Her body was only recovered almost five months later after the winter ice had melted. Then, after an autopsy at the Charité hospital, she was allegedly buried in the Friedrichsfelde Cemetery next to Liebknecht. The two have been honored there ever since as martyrs to the communist cause.

Inconsistent Autopsy Findings

Surprising inconsistencies from the report on the original autopsy, performed on June 13, 1919 on a body said to be that of Rosa Luxemburg, seem to lend credence to Tsokos' hypothesis.

On the one hand, forensic examiners at that time reported details that did not agree with the anatomical peculiarities of Luxemburg's body, Tsokos told SPIEGEL. The autopsy explicitly noted the absence of hip damage and also said there was no evidence that the legs were of different lengths. The autopsy also revealed no traces on the upper skull of the two rifle-butt strikes soldiers reportedly inflicted on Luxemburg.

Regarding the gunshot to the head that killed Luxemburg, the original medical examiners did note a hole in the corpse's head between the left eye and ear, but they did not find an exit wound nor did they note the presence of a bullet in the skull. Tsokos is sure this was not just an oversight. "There's no way that that could have happened with people of their professional skills," he says, noting that the head pathologist, Fritz Strassmann, had written the standard textbook of the time on performing autopsies.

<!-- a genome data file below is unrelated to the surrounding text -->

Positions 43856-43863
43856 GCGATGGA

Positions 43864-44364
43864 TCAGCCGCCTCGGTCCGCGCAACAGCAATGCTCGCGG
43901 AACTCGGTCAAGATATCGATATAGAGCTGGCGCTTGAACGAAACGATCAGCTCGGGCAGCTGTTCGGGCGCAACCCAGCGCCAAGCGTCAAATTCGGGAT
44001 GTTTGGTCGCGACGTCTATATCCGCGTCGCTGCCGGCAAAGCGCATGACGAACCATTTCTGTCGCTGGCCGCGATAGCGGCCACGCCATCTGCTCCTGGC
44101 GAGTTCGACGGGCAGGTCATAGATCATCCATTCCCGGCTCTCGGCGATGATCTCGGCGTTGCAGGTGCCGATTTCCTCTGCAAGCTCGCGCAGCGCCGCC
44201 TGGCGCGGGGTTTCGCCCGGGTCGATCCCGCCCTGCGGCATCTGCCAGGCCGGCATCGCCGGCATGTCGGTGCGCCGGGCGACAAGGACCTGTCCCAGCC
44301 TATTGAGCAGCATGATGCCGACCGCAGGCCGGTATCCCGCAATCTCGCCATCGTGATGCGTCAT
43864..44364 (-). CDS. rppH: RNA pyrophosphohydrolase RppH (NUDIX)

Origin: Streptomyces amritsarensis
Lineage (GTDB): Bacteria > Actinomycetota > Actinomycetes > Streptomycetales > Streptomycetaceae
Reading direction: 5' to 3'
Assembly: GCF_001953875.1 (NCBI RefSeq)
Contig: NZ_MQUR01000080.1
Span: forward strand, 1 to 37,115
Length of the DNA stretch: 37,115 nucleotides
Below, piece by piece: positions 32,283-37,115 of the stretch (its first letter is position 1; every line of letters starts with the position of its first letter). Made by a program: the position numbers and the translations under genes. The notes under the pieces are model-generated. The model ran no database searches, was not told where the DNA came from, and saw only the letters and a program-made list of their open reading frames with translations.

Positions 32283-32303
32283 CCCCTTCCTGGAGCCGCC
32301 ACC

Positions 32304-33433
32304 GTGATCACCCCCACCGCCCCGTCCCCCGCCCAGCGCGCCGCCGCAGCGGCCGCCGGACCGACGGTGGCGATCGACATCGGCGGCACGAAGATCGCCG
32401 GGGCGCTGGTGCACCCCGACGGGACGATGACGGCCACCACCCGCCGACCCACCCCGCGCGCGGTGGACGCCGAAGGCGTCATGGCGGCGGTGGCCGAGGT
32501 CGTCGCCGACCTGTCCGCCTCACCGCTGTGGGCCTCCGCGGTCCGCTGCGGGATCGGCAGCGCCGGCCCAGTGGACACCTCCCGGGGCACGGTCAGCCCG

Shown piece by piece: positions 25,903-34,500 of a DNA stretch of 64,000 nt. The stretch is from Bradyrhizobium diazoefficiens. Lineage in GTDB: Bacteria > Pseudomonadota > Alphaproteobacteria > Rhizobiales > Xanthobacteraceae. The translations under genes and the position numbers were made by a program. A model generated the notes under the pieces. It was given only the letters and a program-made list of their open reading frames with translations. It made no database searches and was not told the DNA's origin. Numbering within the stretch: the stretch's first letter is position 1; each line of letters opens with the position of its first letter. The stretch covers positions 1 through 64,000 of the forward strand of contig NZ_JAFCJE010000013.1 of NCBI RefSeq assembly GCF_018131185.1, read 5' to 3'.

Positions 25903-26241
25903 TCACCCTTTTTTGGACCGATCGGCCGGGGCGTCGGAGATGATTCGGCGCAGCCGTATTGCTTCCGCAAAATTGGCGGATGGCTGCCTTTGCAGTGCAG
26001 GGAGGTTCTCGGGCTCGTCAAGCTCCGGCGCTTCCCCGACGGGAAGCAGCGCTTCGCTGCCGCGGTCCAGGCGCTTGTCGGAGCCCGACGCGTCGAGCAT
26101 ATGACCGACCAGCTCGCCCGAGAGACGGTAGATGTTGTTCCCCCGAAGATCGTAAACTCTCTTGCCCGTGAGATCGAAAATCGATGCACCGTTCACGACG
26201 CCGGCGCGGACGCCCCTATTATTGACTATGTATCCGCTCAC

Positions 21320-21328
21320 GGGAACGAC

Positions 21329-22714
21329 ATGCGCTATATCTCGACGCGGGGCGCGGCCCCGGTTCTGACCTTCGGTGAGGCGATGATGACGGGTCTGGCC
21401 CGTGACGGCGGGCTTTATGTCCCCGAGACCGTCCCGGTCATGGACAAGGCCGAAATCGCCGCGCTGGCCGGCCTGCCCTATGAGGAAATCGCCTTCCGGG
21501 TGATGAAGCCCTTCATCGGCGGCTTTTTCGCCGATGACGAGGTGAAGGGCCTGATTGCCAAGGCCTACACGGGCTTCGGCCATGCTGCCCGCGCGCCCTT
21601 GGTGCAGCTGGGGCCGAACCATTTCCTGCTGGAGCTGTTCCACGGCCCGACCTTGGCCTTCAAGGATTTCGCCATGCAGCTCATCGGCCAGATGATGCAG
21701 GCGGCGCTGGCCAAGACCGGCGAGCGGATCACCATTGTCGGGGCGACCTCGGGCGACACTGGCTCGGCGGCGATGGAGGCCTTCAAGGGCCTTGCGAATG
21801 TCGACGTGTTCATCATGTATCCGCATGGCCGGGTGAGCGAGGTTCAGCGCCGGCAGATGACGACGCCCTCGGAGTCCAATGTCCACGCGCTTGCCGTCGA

One thing that puzzled Strassmann and his colleague Paul Fraenckel, however, was the "severe wound to the base of the skull," as they wrote in the autopsy report. While the two scientists drew no definitive conclusion about the wound, Tsokos thinks he knows what it is. "It looks to be the type of fracture that occurs when someone falls from a great height," he said. Could Strassman and Fraenckel have been examining the body of a suicide victim?